One man's battle against pollution

Updated: 2010-03-05 06:59
Large Medium Small

One man's battle against pollution
Zhang Zhengxiang highlights the need to protect the environment surrounding Dianchi Lake by displaying specimens of butterfl ies indigenous to the area on the awards ceremony of the TV show People Who Warm the Chinese Heart broadcast on CCTV on Feb 11.[Deng Jia/For China Daily] 

One man slowly winning battle against industrial pollution

KUNMING, Yunnan province: Every day before sunrise, Zhang Zhengxiang leaves home to walk along Dianchi Lake, one of the major attractions in Yunnan province.

The 62-year-old retired farmer carries a camera, tripod and telescope to record the pollution encroaching on the country's sixth-largest freshwater lake.

During weekends, Zhang collates his observations and sends letters to the local government, informing them of the growing pollution.

He has been doing this for 30 years.

"I grew up by the lake and its marine life. I won't allow anyone to pollute it," Zhang said.

Zhang was orphaned when he was seven. He lived alone in the forests near Dianchi for seven years, in what he called a paradise of trees for his bed, with fruit and fish for food. At 14, he headed for Fushan village near the lake and became a fisherman.

"I can still remember those happy times. No one could stop singing at the sight of beautiful Dianchi," he said.

Dianchi Lake, located in the provincial capital of Kunming, was once regarded as the "pearl" of the Yunnan-Guizhou Plateau with its crystal-clear waters.

But things started to change in 1992, when investors flooded to the area for the rich mineral resources underground. They brought noisy steam shovels and towering cranes to the tranquil lakeside.

"The lake became covered with meter-deep blue algae and dead fish. Dianchi could become a cesspool in 10 years," Zhang said.

Zhang did not return to the forest. He decided to stay and fight the pollution brought by the development.

Zhang's nightmare began when villagers busily began selling their land, which was rich in phosphate, to the mine owners.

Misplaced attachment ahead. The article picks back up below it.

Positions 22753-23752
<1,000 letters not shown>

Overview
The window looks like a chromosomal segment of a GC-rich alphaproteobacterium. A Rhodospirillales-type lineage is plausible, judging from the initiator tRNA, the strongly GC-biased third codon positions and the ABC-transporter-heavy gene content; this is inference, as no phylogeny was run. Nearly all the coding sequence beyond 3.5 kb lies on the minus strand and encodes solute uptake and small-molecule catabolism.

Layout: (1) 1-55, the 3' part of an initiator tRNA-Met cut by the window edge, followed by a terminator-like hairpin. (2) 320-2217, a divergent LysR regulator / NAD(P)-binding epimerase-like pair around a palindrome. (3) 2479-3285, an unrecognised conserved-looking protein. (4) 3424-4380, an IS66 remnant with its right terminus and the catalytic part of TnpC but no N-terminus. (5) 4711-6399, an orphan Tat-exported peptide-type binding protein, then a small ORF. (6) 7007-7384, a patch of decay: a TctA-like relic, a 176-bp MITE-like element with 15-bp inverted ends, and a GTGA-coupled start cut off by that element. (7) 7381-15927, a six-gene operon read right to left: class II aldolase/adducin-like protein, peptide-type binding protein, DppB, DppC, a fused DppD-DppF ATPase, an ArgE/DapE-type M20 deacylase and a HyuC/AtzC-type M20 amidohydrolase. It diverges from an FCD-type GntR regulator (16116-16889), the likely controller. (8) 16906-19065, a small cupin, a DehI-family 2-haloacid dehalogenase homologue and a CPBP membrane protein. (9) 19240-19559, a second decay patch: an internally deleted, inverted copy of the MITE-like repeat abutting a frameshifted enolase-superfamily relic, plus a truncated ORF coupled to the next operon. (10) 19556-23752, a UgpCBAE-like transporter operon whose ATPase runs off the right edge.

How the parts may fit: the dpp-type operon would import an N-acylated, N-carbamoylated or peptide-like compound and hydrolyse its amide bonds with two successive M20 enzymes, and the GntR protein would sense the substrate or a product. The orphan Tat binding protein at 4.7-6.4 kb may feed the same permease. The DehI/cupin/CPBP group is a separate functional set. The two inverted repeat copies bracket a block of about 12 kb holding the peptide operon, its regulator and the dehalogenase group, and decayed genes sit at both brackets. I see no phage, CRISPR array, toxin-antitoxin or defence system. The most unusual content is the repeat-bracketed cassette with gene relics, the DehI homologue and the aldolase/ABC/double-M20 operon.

But Zhang knew selling land near the lake meant polluting the freshwater body and losing the town. So he asked villagers to stop selling their land.

Zhang went to villagers' homes to introduce the idea of environmental protection. He told them if they did not protect Dianchi, a slew of environmental problems such as mudflows and landslides would destroy their homes.

But the investors' thundering machines drowned out his voice and the lure of economic benefit buried people's conscience, he said.

Almost one-third of the economic output of Yunnan - a largely impoverished province with a population of 44.5 million - is concentrated in the drainage area of Dianchi, provincial authorities said.

Zhang's passion to protect the beautiful attraction initially branded him a troublemaker in the eyes of some people, including rogue factory bosses, illegal quarry owners and timber thieves. They threatened Zhang with violence and he had to send his wife and daughters away for safety.

Zhang became the lone fighter against what he saw as profit-driven groups. His only weapons were his pen and camera.

Taking notes on the deterioration of the lake and shooting photos became his main activity every day. He sent thousands of letters, at least every week, to the local environmental protection bureau.

His efforts slowly began to pay off.

In 1998, the local government shut down six mines near Dianchi because of his warnings.

In 2003, 56 large and medium-sized mines, chemical factories, and fertilizer and lime plants were closed.

Since 2008, the local government has invested about 12 billion yuan ($1.7 billion) to clean up the lake. But the water is not expected to recover its former sheen until 2020, by which time authorities would have spent more than 100 billion yuan to clean up the pollution, said Li Kunmin, director of the city's Dianchi Lake management bureau.

Before the first wastewater plant was built in 1990, Kunming used to pump 90 percent of its wastewater directly into the lake. Between the mid-1980s and mid-1990s, water quality deteriorated from Grade 3 (safe to drink) to below Grade 5 (too dangerous for human contact).

"More people understand and support what I am doing. Even some mine owners have changed their attitude," Zhang said.

In June 2004, the Dianchi Lake management bureau employed Zhang at 600 yuan a month to observe the pollution in the lake.

A year later, Zhang was selected as one of 10 outstanding grassroots environmental activists. In 2007, he became a member of the Chinese Society for Environmental Sciences.

Last year, he was selected as one of the 20 people who have warmed Chinese hearts.

Zhang said he would like to continue working with the local government to protect Dianchi and show his appreciation for what the government has done to improve water in the lake.

"As a grassroots environmental activist, I hope I can help the government do better to protect Dianchi," Zhang said.

"I no longer want to fight alone."